The Indian government has decided to implement a controversial affirmative action plan despite ongoing protests.
College students have protested against the move
Under the plan, half of state-funded professional college places would go to lower caste students.
After a meeting which ended late on Tuesday night, the Congress-led Indian government announced that a bill would be introduced in parliament.
The plan will come into effect in 2007. Those opposed to it say it will lead to a drop in college standards.
At present, 22.5% of college places are "reserved" for Dalits, or untouchables, who are at the bottom of India's caste hierarchy, and tribal students.
Under the new plan, 27% of places will also be set aside for lower caste Hindus known as other backward castes (OBCs) and other socially disadvantaged groups.
"The percentage of reservation for OBCs will be fixed at 27%," Defence Pranab Mukherjee told reporters after a three-hour meeting between the government and its allies.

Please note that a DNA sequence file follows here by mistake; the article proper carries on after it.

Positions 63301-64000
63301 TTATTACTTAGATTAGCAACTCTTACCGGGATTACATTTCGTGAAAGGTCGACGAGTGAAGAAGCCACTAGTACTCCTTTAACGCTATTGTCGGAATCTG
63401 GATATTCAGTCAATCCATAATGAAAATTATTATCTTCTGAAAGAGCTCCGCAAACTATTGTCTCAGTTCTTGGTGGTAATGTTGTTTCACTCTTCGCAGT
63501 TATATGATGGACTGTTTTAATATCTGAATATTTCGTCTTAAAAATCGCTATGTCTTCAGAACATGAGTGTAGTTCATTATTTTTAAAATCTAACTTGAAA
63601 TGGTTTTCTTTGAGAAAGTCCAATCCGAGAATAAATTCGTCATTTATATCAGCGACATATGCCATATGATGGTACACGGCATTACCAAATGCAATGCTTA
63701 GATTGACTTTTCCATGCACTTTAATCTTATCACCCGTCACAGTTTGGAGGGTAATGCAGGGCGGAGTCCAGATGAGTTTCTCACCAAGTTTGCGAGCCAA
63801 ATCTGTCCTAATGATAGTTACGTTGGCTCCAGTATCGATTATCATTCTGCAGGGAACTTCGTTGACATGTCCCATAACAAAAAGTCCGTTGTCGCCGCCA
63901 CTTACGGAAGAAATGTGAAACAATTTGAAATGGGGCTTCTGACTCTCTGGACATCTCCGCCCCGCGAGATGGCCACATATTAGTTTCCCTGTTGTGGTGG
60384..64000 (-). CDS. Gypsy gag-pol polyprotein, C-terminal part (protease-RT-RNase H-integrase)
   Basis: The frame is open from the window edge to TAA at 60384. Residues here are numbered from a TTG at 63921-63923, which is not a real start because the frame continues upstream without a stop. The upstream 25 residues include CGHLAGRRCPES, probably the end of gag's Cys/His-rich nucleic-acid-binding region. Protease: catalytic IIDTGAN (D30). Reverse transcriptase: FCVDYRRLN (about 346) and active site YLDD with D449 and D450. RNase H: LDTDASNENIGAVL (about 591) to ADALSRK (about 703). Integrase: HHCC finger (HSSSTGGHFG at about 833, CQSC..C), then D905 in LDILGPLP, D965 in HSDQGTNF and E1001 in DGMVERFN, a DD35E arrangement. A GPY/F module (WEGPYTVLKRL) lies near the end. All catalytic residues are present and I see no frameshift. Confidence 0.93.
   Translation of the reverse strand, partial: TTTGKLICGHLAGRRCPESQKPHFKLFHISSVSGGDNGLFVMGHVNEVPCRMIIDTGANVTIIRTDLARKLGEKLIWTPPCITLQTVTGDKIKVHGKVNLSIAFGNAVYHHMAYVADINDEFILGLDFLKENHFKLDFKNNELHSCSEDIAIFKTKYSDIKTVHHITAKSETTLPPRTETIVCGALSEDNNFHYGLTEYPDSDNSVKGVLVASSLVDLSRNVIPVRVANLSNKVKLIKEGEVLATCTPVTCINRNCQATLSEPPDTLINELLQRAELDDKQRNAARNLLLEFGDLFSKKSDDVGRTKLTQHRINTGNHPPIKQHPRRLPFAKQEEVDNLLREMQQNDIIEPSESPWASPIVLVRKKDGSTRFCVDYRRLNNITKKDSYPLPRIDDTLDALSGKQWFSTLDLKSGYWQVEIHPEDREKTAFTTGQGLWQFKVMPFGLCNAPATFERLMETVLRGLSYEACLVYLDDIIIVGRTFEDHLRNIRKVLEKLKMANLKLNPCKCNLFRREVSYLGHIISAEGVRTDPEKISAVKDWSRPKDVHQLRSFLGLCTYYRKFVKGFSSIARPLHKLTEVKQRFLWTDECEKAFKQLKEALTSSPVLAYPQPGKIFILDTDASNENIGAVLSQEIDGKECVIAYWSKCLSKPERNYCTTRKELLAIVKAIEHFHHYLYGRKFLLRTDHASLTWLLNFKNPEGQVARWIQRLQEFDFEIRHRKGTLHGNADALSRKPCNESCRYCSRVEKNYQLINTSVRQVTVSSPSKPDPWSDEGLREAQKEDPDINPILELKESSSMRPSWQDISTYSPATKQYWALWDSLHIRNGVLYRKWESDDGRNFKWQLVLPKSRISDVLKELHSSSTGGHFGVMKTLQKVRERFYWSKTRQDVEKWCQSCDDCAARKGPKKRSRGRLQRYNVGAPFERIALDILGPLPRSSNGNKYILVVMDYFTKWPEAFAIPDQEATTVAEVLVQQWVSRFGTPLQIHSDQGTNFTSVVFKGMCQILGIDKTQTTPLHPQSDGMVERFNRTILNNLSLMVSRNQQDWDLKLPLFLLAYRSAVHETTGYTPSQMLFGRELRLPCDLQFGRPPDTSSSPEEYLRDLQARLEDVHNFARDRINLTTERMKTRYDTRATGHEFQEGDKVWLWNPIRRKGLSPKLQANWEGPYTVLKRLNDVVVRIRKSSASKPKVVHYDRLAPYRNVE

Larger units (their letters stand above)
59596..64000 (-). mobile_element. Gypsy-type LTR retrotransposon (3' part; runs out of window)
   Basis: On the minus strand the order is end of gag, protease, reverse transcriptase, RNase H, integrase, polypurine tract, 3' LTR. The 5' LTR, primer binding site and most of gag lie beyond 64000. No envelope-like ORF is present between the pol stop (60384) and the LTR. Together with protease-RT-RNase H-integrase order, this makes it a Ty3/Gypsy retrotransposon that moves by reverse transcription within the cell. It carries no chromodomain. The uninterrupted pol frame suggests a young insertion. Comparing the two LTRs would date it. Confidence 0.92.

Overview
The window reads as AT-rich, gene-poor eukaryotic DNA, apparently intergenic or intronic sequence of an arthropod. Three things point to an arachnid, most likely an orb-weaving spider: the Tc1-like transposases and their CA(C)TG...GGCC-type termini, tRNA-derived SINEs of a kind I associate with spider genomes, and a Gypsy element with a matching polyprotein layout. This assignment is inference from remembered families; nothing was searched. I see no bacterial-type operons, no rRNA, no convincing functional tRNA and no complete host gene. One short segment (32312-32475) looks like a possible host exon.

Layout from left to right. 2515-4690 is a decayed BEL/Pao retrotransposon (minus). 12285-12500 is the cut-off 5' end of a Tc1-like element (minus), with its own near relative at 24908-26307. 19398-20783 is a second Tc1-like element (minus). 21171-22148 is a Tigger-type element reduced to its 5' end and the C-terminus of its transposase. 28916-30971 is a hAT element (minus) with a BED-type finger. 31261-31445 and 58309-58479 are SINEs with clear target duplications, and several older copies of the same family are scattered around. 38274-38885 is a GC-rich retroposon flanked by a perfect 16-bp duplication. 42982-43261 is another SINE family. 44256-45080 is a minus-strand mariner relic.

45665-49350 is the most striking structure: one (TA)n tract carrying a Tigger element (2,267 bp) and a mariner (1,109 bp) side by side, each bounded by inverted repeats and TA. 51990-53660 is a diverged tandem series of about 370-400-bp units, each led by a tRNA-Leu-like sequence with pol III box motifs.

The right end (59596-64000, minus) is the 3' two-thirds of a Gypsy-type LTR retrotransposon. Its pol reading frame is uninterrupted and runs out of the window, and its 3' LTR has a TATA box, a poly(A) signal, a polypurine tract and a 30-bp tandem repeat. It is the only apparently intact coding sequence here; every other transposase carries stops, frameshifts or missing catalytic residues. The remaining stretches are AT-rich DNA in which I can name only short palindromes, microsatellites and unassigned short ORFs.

"Legislation for this purpose will be brought in parliament in the monsoon session."
However, the move has drawn fire from medical students as well as business leaders and teachers who say it will lead to a drop in standards.
Doctors and medical staff at state-run hospitals have been on strike for nearly two weeks, affecting medical services in the capital Delhi and other Indian cities.
But the plan has the support of millions of low-caste Indians who make up more than 50% of the country.
Despite laws banning discrimination, India's lower castes remain at the bottom of society and are poorly represented in major professions.